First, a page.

4.18 Many of these projects are/ will benefit from funds such as:
- Brownfield Housing Fund
- Local Growth Fund
- Urban transport investment (five-year) transport settlements
- Midlands Rail Hub proposals
4.19 Other infrastructure likely to impact the Black Country before and during the plan period are:
- The rollout of a fast-charging network for electric vehicles, ensuring that drivers will never be further than 30 miles from a rapid charging station;
- 5G rollout.
4.20 Planning obligations currently deliver local infrastructure improvements necessary to mitigate the impact of development on the local area. Examples include affordable housing provision, access improvements, open space and residential services.
4.21 Financial viability has always impacted on the extent of planning obligations that can be secured in the Black Country, particularly in areas suffering from poor ground conditions. The BCP will be introducing requirements for sustainable design and to adapt to and mitigate against climate change. Viability impacts will vary according to the size, type and location of the sites involved. It is expected that greenfield sites and most brownfield sites will be able to sustain the full range of planning obligations required, as evidenced by the Viability and Delivery Study.
4.22 The Community Infrastructure Levy provides opportunities for local authorities to generate contributions for local and sub-regional infrastructure through a levy on a wide range of developments. This can present opportunities to provide a range of infrastructure currently beyond the scope of planning obligations. Sandwell MBC and Dudley MBC have both adopted CIL charging regimes,
4.23 The following policy sets out how the BCA will secure infrastructure provision from future planned development. It also sets out the requirement for viability evidence where, in exceptional circumstances, proposals are unable to comply with the policies of the BCP.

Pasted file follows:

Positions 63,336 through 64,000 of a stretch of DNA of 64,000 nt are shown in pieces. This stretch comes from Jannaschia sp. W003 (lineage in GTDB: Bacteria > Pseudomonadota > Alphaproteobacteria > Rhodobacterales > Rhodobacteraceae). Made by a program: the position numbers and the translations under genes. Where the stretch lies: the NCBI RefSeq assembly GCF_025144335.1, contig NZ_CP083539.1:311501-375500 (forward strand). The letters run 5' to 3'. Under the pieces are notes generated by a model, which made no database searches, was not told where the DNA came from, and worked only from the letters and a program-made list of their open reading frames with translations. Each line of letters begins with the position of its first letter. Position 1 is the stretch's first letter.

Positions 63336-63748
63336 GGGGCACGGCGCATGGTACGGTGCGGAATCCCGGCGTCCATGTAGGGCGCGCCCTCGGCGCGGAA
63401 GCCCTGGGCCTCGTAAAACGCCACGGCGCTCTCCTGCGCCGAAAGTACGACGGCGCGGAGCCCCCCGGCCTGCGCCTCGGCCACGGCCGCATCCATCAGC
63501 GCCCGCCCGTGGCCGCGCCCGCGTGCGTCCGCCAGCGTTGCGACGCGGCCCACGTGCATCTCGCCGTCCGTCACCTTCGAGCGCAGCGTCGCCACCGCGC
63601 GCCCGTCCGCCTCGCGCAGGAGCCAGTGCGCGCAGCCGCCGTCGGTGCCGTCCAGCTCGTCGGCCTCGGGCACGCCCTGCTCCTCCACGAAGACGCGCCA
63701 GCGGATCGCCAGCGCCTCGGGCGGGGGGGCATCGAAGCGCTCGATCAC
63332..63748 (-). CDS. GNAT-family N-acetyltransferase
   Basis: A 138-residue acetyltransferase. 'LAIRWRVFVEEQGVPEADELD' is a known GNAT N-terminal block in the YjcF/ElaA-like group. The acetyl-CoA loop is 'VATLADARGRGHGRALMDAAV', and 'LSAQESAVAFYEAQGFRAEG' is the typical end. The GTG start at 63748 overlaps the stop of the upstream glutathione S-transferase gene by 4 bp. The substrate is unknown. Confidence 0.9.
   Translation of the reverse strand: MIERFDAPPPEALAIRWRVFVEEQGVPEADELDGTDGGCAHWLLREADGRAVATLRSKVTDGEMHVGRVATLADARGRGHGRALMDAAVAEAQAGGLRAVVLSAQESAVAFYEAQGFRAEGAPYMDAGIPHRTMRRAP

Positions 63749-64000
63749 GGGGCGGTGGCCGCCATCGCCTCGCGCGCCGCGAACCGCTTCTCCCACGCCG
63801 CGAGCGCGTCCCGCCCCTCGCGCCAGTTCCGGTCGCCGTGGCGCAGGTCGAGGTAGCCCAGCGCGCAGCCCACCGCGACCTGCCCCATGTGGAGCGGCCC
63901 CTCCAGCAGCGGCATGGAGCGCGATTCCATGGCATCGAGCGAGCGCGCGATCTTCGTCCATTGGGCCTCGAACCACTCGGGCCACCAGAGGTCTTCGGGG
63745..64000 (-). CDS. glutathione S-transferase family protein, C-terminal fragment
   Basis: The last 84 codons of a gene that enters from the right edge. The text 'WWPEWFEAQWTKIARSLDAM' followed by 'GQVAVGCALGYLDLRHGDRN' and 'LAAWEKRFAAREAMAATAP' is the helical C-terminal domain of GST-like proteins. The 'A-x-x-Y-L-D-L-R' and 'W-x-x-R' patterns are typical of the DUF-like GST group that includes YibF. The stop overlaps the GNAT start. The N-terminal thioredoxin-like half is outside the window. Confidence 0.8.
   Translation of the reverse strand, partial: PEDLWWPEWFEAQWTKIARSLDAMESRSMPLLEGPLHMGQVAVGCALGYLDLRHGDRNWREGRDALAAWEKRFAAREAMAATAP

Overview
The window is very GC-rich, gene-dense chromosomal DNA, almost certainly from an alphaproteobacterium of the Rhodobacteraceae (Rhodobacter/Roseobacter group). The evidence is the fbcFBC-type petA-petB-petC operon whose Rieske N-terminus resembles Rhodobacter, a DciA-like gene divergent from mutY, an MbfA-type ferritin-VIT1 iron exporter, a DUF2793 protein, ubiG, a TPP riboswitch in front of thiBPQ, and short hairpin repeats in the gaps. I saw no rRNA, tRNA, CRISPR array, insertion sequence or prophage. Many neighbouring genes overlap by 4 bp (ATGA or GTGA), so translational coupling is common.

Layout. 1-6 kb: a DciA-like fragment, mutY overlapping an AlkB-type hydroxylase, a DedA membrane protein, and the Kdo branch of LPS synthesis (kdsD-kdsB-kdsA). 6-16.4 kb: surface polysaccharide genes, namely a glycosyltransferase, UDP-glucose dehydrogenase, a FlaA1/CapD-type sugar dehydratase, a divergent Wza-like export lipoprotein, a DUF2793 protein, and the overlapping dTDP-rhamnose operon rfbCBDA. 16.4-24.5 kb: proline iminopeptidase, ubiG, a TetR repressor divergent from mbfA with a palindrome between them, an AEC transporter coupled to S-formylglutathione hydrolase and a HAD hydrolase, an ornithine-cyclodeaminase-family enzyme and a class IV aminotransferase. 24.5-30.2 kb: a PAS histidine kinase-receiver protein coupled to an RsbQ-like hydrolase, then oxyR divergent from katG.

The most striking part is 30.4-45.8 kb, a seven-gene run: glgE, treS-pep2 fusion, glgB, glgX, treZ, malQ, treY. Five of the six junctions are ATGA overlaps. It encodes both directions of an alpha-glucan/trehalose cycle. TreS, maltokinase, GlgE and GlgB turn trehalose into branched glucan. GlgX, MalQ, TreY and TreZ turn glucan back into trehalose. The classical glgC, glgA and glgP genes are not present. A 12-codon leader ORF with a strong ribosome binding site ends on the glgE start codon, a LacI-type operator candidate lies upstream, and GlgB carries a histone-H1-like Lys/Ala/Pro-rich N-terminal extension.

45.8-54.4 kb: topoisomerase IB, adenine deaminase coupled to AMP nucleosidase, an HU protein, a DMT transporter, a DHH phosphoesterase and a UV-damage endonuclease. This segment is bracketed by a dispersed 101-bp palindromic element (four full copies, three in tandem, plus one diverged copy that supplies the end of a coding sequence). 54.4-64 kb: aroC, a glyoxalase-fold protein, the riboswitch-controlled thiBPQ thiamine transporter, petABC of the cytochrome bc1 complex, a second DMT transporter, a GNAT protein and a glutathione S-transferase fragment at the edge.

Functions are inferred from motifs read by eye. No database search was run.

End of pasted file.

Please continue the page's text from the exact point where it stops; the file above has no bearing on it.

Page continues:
Policy DEL1 – Infrastructure Provision
- All new developments should be supported by the necessary on and off-site infrastructure to serve its needs, mitigate its impacts on the environment and the local community and ensure that it is sustainable and contributes to the proper planning of the wider area.
- Unless material circumstances or considerations indicate otherwise, development proposals will only be permitted if all necessary infrastructure improvements, mitigation measures and sustainable design requirements and proposals are provided and /or can be phased to support the requirements of the proposed development. These will be secured through planning obligations, the Community Infrastructure Levy, planning conditions or other relevant means or mechanisms, to an appropriate timetable that is prioritised, resourced, managed, delivered and co-ordinated across the sub-region, where appropriate.
- The BCA will set out in Development Plan Documents, Infrastructure Delivery Plans, Supplementary Planning Documents, and where appropriate, masterplans:
- The infrastructure that is to be provided or supported;
- The prioritisation of and resources for infrastructure provision;
- The scale and form of obligation or levy to be applied to each type of infrastructure;
- Guidance for integration with adjoining local authority areas;
- The procedure for maintenance payments and charges for preparing agreements;
- The defined circumstances and procedure for negotiation regarding infrastructure provision.